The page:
Plasmid pET-28a-HBc149 was constructed as previously reported [56]. Briefly, the encoding sequence of HBc149 was inserted into the vector pET-28a between the restriction endonuclease sites of Nde I and Hind III. Amino-acids 79-81 were replaced by GGGGSGGGGT-GS-EF-GGGGSGGGGS in which GS was coded by a BamH I site and EF was coded by an EcoR I site. The combination sequences coding for the gp350 peptides were synthesized (Beijing Ruibio Biotech Co., Ltd) and inserted into the linearized vector. The five combinations were: P1-L-P2-L-P3 (3A), where L represents the G4SG4S linker, P1-L-P3-L-P2 (3B), P2-L-P1-L-P3 (3C), P2-L-P3-L-P1 (3D) and P3-L-P2-L-P1 (3E). The fusion clones were confirmed by sequencing and the five constructions were named 149-3A, 149-3B, 149-3C, 149-3D and 149-3E respectively. The wide-type HBc149 vector was used as a control.

Protein Expression and Purification

Plasmids coding the various constructs were transformed into BL21 (DE3) competent bacteria. Positive clones were selected and amplified in liquid cultures. Then, 5 ml of fresh overnight cultures were inoculated into 500 ml fresh LB medium in the presence of 100 mg/L kanamycin at 37°C. Proteins production was induced by adding IPTG to a final concentration of 0.5 mM at 30°C for 6-8 h when OD600=0.8.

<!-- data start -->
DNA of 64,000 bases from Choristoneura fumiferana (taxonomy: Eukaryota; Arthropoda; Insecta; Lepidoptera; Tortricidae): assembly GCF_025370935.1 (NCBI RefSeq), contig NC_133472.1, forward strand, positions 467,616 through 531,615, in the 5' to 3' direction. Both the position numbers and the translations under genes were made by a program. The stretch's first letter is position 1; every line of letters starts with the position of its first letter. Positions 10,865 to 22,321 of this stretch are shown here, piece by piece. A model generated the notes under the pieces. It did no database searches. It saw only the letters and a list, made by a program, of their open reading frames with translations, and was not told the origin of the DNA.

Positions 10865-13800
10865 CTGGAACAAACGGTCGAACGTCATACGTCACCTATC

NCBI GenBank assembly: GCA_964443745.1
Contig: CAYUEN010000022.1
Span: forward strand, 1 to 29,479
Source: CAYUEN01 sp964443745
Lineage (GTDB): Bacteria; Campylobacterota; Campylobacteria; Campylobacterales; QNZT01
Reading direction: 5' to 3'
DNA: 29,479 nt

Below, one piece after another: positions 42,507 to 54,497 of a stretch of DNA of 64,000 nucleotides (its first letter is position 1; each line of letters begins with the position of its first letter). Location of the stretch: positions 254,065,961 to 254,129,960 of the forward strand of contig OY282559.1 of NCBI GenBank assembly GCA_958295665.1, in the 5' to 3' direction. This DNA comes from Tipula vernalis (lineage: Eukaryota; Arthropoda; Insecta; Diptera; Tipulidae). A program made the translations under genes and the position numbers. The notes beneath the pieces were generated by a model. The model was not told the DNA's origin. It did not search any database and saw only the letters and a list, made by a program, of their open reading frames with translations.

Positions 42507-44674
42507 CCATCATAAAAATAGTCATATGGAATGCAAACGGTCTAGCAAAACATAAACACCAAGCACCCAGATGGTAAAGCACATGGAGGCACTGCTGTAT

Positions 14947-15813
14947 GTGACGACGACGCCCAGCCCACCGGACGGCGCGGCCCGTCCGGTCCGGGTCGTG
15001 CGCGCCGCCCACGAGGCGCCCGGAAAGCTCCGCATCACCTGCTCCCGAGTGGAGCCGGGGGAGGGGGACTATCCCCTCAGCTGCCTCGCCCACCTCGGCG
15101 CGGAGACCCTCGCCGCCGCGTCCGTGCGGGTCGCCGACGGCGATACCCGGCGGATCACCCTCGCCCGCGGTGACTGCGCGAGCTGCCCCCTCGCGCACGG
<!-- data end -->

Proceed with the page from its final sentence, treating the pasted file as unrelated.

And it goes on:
The harvested bacterial pellets were resuspended in PBS (pH 7.4). After ultrasonication and high speed centrifugation (25000 x g, 30 min), the supernatants were collected and precipitated using 30% saturated ammonium sulfate. The precipitated material was resuspended in PBS and dialyzed against PBS. The proteins were further purified by gel filtration using superpose 6 increase 10/300 GL columns (GE). The concentration of the target proteins were determined using BCA assay. The purified proteins were stored at -80°C prior to use.

SDS-PAGE and Western blotting (WB)

The protein samples were subjected to 12% SDS-PAGE gels for 1 h at 160 V and the total proteins were visualized by coomassie brilliant blue staining.